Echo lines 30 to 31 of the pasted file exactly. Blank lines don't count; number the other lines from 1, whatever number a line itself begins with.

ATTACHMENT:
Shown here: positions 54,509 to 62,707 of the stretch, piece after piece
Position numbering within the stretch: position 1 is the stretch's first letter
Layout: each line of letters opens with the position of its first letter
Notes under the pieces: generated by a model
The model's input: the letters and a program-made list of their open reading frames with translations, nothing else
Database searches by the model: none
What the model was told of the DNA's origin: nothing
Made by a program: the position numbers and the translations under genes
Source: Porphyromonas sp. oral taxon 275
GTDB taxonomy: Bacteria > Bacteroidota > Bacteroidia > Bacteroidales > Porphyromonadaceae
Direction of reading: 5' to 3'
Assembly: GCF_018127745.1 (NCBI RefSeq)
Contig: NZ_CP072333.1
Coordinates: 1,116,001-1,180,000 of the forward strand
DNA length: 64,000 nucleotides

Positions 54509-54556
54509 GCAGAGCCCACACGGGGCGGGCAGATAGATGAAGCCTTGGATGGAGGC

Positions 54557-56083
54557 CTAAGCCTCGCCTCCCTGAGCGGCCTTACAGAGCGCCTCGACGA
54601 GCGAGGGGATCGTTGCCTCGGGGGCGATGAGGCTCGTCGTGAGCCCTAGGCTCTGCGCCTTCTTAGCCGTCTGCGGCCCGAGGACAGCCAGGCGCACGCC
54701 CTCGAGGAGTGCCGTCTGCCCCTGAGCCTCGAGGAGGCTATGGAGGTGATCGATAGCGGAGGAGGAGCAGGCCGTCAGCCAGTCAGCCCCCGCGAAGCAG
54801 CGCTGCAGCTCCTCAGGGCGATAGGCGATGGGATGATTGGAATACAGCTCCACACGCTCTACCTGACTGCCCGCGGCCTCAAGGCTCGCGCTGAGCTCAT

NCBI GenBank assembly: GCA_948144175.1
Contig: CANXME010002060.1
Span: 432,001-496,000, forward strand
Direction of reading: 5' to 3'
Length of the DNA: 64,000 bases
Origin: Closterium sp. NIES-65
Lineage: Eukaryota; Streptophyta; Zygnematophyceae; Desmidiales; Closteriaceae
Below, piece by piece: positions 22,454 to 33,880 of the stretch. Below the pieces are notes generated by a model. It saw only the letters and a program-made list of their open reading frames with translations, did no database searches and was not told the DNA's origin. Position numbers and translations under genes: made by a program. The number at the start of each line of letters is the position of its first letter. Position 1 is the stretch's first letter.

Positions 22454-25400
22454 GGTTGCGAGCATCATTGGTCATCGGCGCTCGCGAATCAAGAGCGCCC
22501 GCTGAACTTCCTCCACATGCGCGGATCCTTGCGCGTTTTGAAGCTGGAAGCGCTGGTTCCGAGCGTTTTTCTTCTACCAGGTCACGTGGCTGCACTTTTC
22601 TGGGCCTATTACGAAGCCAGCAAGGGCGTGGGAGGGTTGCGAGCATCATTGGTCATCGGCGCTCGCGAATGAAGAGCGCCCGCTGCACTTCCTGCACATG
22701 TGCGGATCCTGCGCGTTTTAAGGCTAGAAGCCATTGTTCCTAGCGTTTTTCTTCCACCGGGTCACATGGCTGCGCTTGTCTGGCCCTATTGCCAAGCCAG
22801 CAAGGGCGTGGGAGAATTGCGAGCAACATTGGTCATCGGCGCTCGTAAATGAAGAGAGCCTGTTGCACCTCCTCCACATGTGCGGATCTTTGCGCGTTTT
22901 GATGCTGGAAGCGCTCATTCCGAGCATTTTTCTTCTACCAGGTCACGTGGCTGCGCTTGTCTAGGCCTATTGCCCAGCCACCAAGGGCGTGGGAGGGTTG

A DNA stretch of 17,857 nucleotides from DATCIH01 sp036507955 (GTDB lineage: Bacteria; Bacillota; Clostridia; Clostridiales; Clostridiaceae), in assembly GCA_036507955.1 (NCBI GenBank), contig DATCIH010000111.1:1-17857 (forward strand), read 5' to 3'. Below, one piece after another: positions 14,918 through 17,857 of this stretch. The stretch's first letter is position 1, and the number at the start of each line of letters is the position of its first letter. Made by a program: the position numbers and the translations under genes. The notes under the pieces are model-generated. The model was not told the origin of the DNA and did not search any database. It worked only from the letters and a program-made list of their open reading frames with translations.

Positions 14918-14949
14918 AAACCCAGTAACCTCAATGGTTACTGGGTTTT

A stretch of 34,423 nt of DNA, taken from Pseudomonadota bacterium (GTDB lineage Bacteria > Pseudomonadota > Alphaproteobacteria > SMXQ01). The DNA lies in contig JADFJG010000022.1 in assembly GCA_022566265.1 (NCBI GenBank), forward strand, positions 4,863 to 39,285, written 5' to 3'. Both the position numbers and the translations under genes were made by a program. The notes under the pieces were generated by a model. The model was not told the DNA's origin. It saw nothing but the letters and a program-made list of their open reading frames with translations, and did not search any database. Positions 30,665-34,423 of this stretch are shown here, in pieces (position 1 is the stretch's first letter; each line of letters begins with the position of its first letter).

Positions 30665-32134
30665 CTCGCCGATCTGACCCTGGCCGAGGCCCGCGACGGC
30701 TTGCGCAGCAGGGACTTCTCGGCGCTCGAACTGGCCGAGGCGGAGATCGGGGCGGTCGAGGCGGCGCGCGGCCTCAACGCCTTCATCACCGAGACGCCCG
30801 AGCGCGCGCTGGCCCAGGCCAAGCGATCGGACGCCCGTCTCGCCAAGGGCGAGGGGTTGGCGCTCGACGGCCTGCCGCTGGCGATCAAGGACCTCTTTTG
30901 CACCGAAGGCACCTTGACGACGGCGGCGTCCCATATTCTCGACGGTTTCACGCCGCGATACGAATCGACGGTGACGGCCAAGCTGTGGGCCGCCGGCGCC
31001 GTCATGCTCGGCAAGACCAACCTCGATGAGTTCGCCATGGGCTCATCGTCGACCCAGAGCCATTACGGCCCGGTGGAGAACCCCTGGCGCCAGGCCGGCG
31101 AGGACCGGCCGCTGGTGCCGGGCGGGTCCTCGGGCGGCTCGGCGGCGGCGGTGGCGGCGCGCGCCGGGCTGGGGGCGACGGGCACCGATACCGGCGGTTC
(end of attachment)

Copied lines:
Below, piece by piece: positions 22,454 to 33,880 of the stretch. Below the pieces are notes generated by a model. It saw only the letters and a program-made list of their open reading frames with translations, did no database searches and was not told the DNA's origin. Position numbers and translations under genes: made by a program. The number at the start of each line of letters is the position of its first letter. Position 1 is the stretch's first letter.

Positions 22454-25400